The Roaring Fork Transportation Authority has been disinfecting most of its buses with an anti-virus chemical in response to the COVID-19 outbreak that has produced nine confirmed cases in the Aspen area as of Wednesday.
Personnel wearing protective gear have been applying the “virucide” treatment using fogging applicators and mist while buses are at RFTA’s service facility for refueling, said RFTA CEO Dan Blankenship. He said 90 percent of the buses at the Aspen facility that were refueled on Tuesday received the treatment and more buses will be getting it more frequently as RFTA escalates its response to the outbreak.
The chemical cleanser must be aired out of the buses, meaning they are out of service for a few hours after the treatment. Application is labor-intensive.
Drivers have been given ample disinfecting wipes and buses are outfitted with hand sanitizer.
The valleywide public transportation agency also is giving its drivers more leeway in terms of using paid sick leave. And now that Aspen is a “hot spot” for the outbreak, according to Gov. Jared Polis, and limited community spread is believed to be occurring in Colorado, anyone who is in the most vulnerable populations for serious COVID-19-related illness may be asked to stay home from their jobs at RFTA, Blankenship said. That provision could also apply to otherwise non-vulnerable populations who live with or care for those deemed vulnerable.
RFTA’s board of directors, at their meeting Thursday, will hear an update on the bus agency’s coronavirus response, which includes details on a proposal to give employees more paid sick leave if needed.
“To protect co-workers and passengers, staff believes it is advisable to ensure that employees have sufficient sick leave balances to sustain them through a prolonged illness. Otherwise, in order to pay their bills, they could be tempted to work when ill, potentially infecting others,” says a memo written in advance of Thursday’s meeting.
RFTA is proposing to let full-time employees use paid sick leave even if they have not accrued it yet.
“In essence, RFTA would advance varying amounts of sick leave” to employees who do not have a sufficient sick leave balance accrued, the memo says. “Then, over time, RFTA would apply the sick leave normally accrued by these employees each pay period against the amount advanced, until the total was fully earned. At that time, employees would begin accruing sick leave again.”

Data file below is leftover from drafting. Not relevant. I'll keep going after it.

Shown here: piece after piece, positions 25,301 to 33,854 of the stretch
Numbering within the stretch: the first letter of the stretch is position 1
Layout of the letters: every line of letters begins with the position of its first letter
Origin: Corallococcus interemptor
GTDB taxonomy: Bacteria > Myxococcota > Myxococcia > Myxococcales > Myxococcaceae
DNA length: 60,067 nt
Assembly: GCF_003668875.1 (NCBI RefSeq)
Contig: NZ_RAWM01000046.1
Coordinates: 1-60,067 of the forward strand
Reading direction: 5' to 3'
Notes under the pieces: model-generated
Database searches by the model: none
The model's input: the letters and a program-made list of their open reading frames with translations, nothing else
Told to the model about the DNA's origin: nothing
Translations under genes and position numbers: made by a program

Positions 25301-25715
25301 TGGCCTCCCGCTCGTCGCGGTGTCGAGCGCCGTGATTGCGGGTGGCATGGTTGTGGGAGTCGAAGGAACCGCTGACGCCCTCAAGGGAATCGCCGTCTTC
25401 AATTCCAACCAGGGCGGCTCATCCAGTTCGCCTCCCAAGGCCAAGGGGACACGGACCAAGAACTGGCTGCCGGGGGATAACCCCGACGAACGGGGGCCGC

Part-time and seasonal employees also will be credited with at least 40 hours of paid sick leave, as part of the response.
Blankenship said such policies are counter to RFTA’s normal culture, which places a premium on showing up for work.
The policies to encourage people to stay home if they are in close contact with vulnerable populations at home may force RFTA to cut back on service, if there is not a full complement of staff to drive buses and perform maintenance. Blankenship said there are various scenarios in the works depending on impacts to the labor force.
Unless directed to do so by state or local public health authorities, the public transportation provider has no plans to suspend service as a preventative public safety measure, he said.
“The guidance we have received so far is to continue to operate because people rely on us,” Blankenship said.
According to the board memo, “In the event RFTA does have to alter scheduled service due to the impact of COVID-19 on employees, passengers, businesses, supplies or other conditions beyond RFTA’s control, we will try to provide as much notification to the public as possible.”
Blankenship noted that the agency has a COVID-19 emergency response plan modeled after the National Cooperative Highway Research Program’s “Guide for Public Transportation Pandemic Planning and Response.”
“The NCHRP guide serves as a template for actions transit agencies might want to consider when planning for a pandemic, but it is adaptable and doesn’t spell out every specific action that they should take,” Blankenship wrote. “The plan includes an activation matrix that helps RFTA gauge which actions should be considered depending upon the proximity of the threat the community is facing.”
Blankenship said his hope is that the virus will “go dormant” in the warm months, giving RFTA time to plan for how to handle any resurgence next winter.